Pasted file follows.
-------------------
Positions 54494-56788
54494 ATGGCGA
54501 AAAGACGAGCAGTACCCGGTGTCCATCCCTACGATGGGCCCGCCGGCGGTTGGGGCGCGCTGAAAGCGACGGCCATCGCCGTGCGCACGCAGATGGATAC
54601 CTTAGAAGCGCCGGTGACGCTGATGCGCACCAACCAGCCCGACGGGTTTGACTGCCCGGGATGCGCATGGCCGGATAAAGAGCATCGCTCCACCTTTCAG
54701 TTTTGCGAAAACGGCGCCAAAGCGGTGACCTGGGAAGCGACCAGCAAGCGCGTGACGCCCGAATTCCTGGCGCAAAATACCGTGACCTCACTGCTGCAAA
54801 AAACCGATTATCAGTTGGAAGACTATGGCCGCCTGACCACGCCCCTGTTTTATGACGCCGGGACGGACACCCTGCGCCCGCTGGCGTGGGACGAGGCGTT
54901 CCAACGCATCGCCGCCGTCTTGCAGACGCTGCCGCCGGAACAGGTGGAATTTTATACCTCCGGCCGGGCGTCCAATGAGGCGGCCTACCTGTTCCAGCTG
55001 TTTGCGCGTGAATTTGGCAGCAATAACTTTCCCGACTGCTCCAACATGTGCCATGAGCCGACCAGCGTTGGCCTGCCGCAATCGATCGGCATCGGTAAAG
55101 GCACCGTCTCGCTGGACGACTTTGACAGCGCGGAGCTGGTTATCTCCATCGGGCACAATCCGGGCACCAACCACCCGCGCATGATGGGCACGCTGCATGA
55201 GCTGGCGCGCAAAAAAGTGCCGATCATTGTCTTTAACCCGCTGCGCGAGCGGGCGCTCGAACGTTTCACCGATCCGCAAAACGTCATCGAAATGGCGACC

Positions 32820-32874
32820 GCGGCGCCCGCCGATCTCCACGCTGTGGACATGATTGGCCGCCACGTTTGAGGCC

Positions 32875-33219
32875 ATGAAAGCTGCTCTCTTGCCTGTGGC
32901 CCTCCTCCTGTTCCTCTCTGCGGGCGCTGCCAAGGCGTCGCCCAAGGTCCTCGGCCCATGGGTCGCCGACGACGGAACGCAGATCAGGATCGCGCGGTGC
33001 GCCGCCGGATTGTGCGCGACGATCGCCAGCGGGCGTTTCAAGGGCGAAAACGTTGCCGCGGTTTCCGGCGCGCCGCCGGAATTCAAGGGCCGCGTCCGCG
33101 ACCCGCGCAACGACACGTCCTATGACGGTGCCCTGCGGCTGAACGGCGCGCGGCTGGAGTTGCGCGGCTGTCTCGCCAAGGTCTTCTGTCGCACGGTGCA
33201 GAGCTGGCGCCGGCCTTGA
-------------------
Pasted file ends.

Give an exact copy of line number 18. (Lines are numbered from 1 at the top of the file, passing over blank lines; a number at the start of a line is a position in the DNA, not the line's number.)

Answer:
33201 GAGCTGGCGCCGGCCTTGA